Analysis Finds Workers’ Compensation Rate Reductions Slow, Savings ‘Modest’ Since Reforms Enacted
Last year's workers' compensation reforms, which were supported by Gov. Arnold Schwarzenegger (R), have resulted in premium rate reductions that are "modest at best" and have "drastically slowed," according to an analysis of rate changes on file at the Department of Insurance, the Contra Costa Times reports. Premium rates that went into effect Jan. 1 had decreased by an average 2.4%, "not nearly as deep a cut" as the average 5.9% reduction for policies written or renewed beginning June 30, or the average decrease of 6.4% for policies written or renewed during the six-month period beginning Jan. 1, 2004, the Times reports.
Senate Labor and Industrial Relations Committee Chair Richard Alarcon (D-Van Nuys) has proposed legislation that would establish price controls on rates, and other critics have noted that the modest rate reductions are evidence the governor's plan has "stumbled badly," the Times reports.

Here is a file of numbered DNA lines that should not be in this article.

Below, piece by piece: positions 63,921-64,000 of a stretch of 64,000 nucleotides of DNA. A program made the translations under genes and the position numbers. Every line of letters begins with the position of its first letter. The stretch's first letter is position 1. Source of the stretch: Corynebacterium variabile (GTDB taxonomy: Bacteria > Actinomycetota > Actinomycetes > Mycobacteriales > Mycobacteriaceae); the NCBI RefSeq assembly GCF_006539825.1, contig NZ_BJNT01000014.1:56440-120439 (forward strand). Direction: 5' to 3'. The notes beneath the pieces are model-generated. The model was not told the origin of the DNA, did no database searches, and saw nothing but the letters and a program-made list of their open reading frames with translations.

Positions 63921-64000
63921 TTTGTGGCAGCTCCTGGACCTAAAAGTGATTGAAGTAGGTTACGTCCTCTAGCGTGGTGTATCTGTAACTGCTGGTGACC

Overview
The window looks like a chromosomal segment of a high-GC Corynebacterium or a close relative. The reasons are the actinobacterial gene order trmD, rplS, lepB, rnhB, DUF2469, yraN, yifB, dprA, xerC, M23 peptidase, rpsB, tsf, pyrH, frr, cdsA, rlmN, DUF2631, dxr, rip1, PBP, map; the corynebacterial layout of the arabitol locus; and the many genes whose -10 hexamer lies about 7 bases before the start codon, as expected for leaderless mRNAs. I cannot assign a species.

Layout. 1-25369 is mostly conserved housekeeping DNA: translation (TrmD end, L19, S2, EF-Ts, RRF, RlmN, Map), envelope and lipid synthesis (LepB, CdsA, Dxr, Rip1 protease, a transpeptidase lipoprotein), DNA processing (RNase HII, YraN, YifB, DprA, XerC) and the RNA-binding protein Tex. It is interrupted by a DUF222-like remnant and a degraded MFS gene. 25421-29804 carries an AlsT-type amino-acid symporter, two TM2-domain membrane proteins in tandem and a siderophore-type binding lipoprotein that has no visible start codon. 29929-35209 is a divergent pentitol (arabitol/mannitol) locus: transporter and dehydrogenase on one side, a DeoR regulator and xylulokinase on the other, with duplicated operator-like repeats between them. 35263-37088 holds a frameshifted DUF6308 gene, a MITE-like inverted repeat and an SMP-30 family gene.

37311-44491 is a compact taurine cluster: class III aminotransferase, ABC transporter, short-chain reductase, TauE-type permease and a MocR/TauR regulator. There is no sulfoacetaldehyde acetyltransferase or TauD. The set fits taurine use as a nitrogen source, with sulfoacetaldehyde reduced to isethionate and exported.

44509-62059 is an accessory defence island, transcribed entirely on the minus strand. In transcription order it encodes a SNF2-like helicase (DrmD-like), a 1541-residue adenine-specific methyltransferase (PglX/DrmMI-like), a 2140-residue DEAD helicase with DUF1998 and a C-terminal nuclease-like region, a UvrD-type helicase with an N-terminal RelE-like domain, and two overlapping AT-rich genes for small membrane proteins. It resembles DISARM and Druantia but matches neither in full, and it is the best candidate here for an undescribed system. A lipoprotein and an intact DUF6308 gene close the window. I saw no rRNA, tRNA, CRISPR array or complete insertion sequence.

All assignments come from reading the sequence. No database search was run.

Barry Gorelick, an attorney who represents injured employees in workers' compensation cases, said, "This is absolutely a disappointment. The crisis began because employers were in an uproar over premiums that were too high. Now, we're just getting reductions in drips and drabs. Employers are getting no real relief." He added that the pace of rate reductions could be attributed to workers' compensation insurance carriers because they "get to decide for themselves how much they want to reduce premiums."
However, Norman Williams, a spokesperson for the Department of Insurance, said that insurance carriers have to consider numerous factors, including "what the commissioner recommends for their rate changes, what are their experiences in the market and what are their losses" from paying claims.
Jim Zelinski -- spokesperson for the State Compensation Insurance Fund, the state's largest workers' compensation insurance carrier -- said that State Fund's Jan. 1 filing outlined an average rate reduction of 5%. Zelinski added, "We agree that California employers need further rate relief. When further cost savings emerge from the legislative reforms, rates will be reduced further. Some employers will see a greater decrease, others will see a lesser decrease" (Avalos, Contra Costa Times, 1/11).